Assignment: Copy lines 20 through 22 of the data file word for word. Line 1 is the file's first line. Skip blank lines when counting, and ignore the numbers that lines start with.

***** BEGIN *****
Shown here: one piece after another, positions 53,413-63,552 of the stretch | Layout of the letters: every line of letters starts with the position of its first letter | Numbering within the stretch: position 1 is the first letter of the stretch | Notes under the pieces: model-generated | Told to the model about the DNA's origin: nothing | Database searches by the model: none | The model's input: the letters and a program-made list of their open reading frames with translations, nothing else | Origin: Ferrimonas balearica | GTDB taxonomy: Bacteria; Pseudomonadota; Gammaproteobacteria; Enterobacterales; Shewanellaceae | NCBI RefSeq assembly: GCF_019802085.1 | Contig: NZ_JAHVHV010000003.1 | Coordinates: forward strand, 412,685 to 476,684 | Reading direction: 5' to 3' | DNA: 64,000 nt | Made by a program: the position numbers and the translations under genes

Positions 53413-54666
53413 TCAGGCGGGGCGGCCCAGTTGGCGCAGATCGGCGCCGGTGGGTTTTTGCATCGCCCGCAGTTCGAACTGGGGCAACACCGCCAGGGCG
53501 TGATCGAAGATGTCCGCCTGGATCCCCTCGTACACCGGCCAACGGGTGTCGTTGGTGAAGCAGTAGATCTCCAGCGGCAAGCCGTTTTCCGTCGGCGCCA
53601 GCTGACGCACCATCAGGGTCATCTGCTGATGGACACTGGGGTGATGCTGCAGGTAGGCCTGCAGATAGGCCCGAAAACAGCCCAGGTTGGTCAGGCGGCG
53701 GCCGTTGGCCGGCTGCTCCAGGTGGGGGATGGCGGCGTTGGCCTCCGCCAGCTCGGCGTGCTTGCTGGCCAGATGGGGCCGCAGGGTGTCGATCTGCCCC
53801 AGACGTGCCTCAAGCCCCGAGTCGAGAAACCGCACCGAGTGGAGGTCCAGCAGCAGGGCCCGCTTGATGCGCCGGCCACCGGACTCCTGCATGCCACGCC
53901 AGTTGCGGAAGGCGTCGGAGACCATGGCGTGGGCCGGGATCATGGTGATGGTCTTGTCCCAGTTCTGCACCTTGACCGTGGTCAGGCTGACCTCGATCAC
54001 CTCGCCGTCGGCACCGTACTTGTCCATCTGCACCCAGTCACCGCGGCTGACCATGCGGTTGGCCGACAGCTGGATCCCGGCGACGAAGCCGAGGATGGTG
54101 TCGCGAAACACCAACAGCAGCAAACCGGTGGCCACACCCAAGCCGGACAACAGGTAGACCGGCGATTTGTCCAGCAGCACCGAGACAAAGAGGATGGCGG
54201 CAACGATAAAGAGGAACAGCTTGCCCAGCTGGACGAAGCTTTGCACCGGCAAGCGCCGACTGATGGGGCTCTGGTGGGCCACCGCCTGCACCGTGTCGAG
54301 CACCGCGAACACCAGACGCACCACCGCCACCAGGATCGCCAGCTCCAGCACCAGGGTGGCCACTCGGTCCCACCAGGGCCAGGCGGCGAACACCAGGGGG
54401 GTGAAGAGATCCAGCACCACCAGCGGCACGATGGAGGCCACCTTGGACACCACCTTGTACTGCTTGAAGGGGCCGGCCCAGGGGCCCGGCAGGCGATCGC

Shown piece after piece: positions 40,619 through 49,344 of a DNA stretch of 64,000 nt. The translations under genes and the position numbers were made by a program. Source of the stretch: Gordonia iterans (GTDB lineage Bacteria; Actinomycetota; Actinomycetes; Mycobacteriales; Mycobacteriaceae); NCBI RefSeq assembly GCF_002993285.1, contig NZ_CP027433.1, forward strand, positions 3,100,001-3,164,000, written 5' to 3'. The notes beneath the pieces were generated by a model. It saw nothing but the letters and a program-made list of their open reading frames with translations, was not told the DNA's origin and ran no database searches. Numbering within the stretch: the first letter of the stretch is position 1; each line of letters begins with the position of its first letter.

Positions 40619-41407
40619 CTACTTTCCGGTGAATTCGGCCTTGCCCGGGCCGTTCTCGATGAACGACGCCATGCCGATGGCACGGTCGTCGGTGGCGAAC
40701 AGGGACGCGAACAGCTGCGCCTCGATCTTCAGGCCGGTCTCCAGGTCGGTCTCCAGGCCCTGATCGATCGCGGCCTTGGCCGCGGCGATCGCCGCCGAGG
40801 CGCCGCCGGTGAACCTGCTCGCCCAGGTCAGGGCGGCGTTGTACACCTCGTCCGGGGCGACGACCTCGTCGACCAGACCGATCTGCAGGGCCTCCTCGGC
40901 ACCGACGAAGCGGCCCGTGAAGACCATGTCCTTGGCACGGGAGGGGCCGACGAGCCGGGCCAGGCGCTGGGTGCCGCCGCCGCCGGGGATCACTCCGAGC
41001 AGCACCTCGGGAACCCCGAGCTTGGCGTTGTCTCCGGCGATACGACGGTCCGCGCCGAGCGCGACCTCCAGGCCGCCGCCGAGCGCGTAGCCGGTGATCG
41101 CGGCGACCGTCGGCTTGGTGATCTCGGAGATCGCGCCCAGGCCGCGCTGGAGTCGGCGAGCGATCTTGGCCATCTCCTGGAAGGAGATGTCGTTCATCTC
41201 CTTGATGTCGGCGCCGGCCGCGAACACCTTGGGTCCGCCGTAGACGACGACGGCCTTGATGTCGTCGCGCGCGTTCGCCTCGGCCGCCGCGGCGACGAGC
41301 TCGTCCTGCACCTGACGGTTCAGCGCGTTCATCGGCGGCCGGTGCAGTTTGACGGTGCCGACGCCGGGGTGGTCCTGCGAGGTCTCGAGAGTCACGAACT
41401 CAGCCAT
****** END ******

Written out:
41001 AGCACCTCGGGAACCCCGAGCTTGGCGTTGTCTCCGGCGATACGACGGTCCGCGCCGAGCGCGACCTCCAGGCCGCCGCCGAGCGCGTAGCCGGTGATCG
41101 CGGCGACCGTCGGCTTGGTGATCTCGGAGATCGCGCCCAGGCCGCGCTGGAGTCGGCGAGCGATCTTGGCCATCTCCTGGAAGGAGATGTCGTTCATCTC
41201 CTTGATGTCGGCGCCGGCCGCGAACACCTTGGGTCCGCCGTAGACGACGACGGCCTTGATGTCGTCGCGCGCGTTCGCCTCGGCCGCCGCGGCGACGAGC